Monday, March 7, 2011

Of Marriages and Profits

I love our Big Fat Indian weddings. The colourful mandaps and the phera-chori, the mehendi and the mithai, the glittering bridal nathni and the bridegroom’s sehra, the kanyadaan and the bidaai – all of these are exciting yet intimate moments shared between family and friends.

Does the rest of India also love it? Perhaps it does, both in real and reel life. The two-decade long obsession and popularity with the elaborate Indian wedding is easily apparent in Bollywood movies and satellite television, attracting audiences by the millions. The import of this is not lost on the image-makers branding Wedding as a luxury product to be consumed in vast proportions.

One often sees advertisements using the backdrop of the Indian Wedding against which to position their products. From sarees, jewellery, suit materials to bank insurances, from lifestyle accessories to food items – Indian weddings have them all.

Take the advertisement for Met Life Insurance against the backdrop of an Indian wedding. The bride-groom and his family members dance to a song about a life insurance that secures his family’s future. A plethora of advertising in India today, uses the Indian wedding as a metaphor of permanence and security. It is interesting that the Indian wedding that has brought home the language of banking and insurance! So life insurance has become kind of ‘cool conversation’ and a much needed vibrancy has entered its discourse. India after all is the least insured country in the whole world!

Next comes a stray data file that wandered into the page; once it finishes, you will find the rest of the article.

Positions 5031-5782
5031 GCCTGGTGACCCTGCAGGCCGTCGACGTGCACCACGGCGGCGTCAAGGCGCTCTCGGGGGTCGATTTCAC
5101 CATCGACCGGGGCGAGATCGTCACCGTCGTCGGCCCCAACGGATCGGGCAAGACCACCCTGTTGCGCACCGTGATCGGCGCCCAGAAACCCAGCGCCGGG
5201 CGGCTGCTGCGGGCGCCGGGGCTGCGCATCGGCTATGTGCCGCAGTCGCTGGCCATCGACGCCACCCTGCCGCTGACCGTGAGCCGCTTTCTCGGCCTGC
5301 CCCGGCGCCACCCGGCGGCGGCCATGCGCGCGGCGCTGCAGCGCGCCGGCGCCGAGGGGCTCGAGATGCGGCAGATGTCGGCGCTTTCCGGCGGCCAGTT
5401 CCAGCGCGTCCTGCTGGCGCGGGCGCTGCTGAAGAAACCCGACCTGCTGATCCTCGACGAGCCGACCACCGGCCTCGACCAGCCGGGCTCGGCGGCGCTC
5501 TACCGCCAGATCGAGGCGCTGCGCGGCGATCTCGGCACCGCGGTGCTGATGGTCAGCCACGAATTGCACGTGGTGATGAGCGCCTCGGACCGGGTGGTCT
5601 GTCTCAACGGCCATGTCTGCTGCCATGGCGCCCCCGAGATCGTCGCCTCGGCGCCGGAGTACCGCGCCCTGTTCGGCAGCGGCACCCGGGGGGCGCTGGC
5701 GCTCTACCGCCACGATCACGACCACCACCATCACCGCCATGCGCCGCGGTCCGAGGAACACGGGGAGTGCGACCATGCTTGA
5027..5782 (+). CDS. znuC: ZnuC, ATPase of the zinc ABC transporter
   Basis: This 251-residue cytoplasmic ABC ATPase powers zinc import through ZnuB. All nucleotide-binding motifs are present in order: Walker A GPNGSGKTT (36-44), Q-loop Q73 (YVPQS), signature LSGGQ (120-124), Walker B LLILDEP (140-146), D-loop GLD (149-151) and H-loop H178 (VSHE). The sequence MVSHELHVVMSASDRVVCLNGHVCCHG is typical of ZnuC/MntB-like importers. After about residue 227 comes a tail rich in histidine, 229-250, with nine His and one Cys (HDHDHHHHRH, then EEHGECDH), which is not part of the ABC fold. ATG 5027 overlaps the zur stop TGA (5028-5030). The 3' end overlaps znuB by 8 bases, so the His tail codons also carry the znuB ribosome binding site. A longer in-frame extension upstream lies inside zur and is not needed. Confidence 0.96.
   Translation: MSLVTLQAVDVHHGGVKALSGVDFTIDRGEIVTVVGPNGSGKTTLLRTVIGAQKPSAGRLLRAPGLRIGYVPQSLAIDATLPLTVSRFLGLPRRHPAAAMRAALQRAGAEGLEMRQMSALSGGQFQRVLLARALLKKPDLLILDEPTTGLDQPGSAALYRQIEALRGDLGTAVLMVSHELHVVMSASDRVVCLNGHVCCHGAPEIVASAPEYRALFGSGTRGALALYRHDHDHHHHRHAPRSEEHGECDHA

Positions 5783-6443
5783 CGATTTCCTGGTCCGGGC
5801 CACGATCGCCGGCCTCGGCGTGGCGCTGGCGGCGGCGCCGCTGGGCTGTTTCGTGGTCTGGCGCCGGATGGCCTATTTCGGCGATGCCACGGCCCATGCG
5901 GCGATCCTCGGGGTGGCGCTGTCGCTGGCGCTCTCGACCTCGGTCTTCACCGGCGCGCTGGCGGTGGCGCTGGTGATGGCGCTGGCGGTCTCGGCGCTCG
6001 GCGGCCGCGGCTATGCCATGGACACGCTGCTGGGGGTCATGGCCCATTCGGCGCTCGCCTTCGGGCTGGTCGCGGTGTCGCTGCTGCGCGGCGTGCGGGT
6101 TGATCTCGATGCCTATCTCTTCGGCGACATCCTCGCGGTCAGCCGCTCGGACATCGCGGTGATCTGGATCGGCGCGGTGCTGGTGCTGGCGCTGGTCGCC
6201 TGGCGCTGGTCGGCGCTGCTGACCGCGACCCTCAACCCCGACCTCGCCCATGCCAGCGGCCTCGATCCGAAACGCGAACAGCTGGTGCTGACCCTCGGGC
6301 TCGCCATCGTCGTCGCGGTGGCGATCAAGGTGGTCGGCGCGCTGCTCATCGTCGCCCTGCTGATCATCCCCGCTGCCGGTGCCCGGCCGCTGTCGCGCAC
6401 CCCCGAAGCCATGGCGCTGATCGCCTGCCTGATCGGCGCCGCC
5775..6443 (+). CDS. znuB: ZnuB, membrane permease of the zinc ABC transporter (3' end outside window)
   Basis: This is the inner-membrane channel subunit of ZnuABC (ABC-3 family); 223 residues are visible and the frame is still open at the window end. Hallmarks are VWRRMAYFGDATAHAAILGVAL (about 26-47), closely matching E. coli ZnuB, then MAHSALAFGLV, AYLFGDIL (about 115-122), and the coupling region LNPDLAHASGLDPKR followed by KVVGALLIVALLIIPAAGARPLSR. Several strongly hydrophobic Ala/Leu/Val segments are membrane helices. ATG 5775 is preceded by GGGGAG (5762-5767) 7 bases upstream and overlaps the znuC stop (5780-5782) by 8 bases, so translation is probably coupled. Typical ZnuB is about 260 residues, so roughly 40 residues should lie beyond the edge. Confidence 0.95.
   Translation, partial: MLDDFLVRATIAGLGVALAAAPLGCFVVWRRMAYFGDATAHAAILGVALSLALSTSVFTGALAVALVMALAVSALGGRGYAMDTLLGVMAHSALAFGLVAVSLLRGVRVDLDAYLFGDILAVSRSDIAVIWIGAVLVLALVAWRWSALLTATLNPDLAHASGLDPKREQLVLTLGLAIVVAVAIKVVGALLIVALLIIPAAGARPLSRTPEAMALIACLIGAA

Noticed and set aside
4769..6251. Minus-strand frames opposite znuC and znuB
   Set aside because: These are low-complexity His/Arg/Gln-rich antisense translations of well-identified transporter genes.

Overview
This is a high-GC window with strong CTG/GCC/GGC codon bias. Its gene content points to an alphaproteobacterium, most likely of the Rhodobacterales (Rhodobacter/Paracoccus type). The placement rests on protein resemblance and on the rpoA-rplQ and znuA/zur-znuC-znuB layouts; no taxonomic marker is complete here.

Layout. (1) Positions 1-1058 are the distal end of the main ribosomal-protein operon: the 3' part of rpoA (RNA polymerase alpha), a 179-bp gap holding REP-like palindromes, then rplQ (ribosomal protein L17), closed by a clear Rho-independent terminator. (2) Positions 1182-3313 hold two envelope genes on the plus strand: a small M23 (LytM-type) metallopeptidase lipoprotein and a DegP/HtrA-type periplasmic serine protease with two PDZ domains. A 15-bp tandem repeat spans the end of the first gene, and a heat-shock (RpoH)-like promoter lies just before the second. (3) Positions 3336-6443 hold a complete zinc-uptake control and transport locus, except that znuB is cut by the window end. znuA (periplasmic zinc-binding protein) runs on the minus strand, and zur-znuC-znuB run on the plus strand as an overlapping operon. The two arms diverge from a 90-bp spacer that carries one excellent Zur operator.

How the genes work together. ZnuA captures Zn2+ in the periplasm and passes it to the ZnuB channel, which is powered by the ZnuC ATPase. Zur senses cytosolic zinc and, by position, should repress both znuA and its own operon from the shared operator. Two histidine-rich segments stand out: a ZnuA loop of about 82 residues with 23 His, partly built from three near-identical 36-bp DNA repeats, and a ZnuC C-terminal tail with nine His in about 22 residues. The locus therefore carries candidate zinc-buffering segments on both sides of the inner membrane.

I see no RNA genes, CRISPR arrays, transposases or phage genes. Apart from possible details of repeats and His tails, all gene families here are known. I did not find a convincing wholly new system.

Let’s do a flashback scenario in a stereotypical context where a young couple is shown nodding to the formalities of the insurance policy. It is almost impossible to get anyone on a rational platform today, leave alone explain benefits! We live after all in an image driven society! Today, many related products with or without any matrimonial implication ride on the Indian wedding as a backdrop. The question is not whether these ads are successful or not, but how marriage as a sign helps connect people to products and brands.

Other products like the fairness cream – e.g Vicco turmeric or the Raymond suitings too have explored the wedding themes. For example the jingles of “banno teri ankhiyan” that were played in the oldest Vicco ads were an anthem in those days and all one could remember were around twenty women applying haldi to the bride. Also, the Titan ad showing a young girl playing the piano for her sister was designed along similar lines. More than the brands, the jingles, the context, the gaze, the expressions have not been forgotten.

A recent survey shows that there is an increase in the new age ‘live in’ relationships. Well, our advertising certainly seems to be replaying the good old stable institution of marriage. One wonders if marriage has become as much of a ‘product’ as are the brands themselves. Either way, the brands are laughing all the way to the bank! Marriage anyone?

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